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June 20, 2018  |  Login
By James F. Balch, M.D. and Mark Stengler, N.D.
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Fats to Avoid

Read ingredient labels closely to determine which foods contain hydrogenated or partially hydrogenated fats. These "synthetic fats" cause oxidation and cell damage. Common food sources include margarine, cookies, crackers, salad dressings, and many commercial baked items. Alternative foods that do not contain these harmful fatty acids are available.


Most people fear fat, because they associate it with obesity. However, to be healthy, humans require fat in the diet. The key is to eat the right kind of fats and to reduce or avoid harmful fats. Fat is required to produce energy; for healthy brain development and function; for normal growth and development; to absorb fat-soluble vitamins; for healthy skin, nails, and hair; for a healthy immune system; and for many other vital functions. All fats are composed of carbon, hydrogen, and oxygen molecules. The differences between fats come down to the number of carbon atoms in each type of fat and the way they are arranged. There are three main categories of fats:

Monounsaturated fat refers to fatty acids that have one double bond. The double bond affects the function of the fatty acids and makes the fat useful for certain cell functions. Monounsaturated fatty acids are healthful and are found in foods such as avocados and olive oil.

Polyunsaturated fats comprise all of the essential fatty acids. Essential fatty acids must be obtained through the diet, as the body cannot manufacture them. Polyunsaturated fatty acids contain more than one double bond. Good sources are fish such as salmon and mackerel, as well as flaxseeds and flaxseed oil, walnuts, soybeans, and certain other plant foods.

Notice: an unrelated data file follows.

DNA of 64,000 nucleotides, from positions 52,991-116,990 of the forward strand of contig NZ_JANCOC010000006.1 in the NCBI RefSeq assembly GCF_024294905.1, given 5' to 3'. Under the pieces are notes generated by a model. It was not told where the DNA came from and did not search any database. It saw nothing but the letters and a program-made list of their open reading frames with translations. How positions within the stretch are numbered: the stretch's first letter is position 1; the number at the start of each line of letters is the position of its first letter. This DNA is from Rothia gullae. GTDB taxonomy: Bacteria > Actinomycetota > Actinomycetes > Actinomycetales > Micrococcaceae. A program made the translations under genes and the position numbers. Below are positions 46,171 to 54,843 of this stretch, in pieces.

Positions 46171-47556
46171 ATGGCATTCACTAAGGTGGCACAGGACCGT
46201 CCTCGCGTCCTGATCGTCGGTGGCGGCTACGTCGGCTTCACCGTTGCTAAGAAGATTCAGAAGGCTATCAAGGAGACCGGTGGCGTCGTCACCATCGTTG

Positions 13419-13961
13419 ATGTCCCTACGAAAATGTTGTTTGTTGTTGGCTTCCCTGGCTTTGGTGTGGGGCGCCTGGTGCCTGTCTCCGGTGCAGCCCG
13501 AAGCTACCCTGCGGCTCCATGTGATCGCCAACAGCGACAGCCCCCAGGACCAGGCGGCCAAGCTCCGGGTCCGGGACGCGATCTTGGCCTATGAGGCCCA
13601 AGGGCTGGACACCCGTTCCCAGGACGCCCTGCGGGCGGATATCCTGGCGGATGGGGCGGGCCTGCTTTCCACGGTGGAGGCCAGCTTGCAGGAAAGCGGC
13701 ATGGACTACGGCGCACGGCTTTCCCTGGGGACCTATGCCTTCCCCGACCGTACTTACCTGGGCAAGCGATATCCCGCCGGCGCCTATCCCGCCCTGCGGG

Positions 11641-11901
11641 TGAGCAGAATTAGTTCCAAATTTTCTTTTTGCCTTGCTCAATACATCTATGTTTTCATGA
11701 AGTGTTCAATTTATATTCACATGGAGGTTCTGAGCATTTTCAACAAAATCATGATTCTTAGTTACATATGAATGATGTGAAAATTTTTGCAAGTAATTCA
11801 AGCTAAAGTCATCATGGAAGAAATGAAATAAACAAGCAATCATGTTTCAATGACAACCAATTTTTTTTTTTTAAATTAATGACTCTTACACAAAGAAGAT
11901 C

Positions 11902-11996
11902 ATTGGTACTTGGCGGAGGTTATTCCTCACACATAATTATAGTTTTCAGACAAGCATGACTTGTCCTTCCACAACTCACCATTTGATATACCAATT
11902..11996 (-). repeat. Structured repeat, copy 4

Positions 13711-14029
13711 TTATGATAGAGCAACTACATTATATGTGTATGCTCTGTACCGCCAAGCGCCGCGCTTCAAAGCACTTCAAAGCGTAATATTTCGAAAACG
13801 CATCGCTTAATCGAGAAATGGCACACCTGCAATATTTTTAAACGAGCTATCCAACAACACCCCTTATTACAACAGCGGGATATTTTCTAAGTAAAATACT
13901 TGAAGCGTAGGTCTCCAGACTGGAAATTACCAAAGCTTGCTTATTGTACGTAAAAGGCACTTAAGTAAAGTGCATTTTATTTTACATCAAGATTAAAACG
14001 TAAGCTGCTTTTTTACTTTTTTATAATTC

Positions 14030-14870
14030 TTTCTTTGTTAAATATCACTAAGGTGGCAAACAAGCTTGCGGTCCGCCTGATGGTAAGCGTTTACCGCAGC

The term saturated fats means that all the carbon molecules are filled (saturated) with hydrogen molecules. This makes the fats solid to semisolid at room temperature. Examples of foods that are high in saturated fats include red meat, pork, and dairy products. Lard is another one. Some oils, such as palm and coconut oil, contain high amounts of saturated fats. There is a role for saturated fats in the body. For example, they are one component of brain cells. However, most people tend to go overboard with foods that contain saturated fats; the consumption of these fats is associated with an increased susceptibility to cancer, heart disease, and inflammatory conditions. Saturated fat is also known to be a storehouse for many different types of toxins.

Essential Fatty Acids

It is important that you not only consume foods with essential fatty acids but also maintain a proper balance of these good fats. As mentioned earlier, the body cannot ­ manufacture essential fatty acids. They are so vital to life, humans cannot live without them. Two types of fatty acids are considered essential. They are alpha linolenic acid (ALA), of the omega-3 family, and linoleic acid (LA), from the omega-6 family.

Three Families of Fatty Acids

Most of the research in regard to fatty acids has been done with omega-3 and omega-6 fatty acids. A third type, known as omega-9 fatty acids, is also important, but not much is yet known about all of its roles. The numbering of fatty acids (e. more

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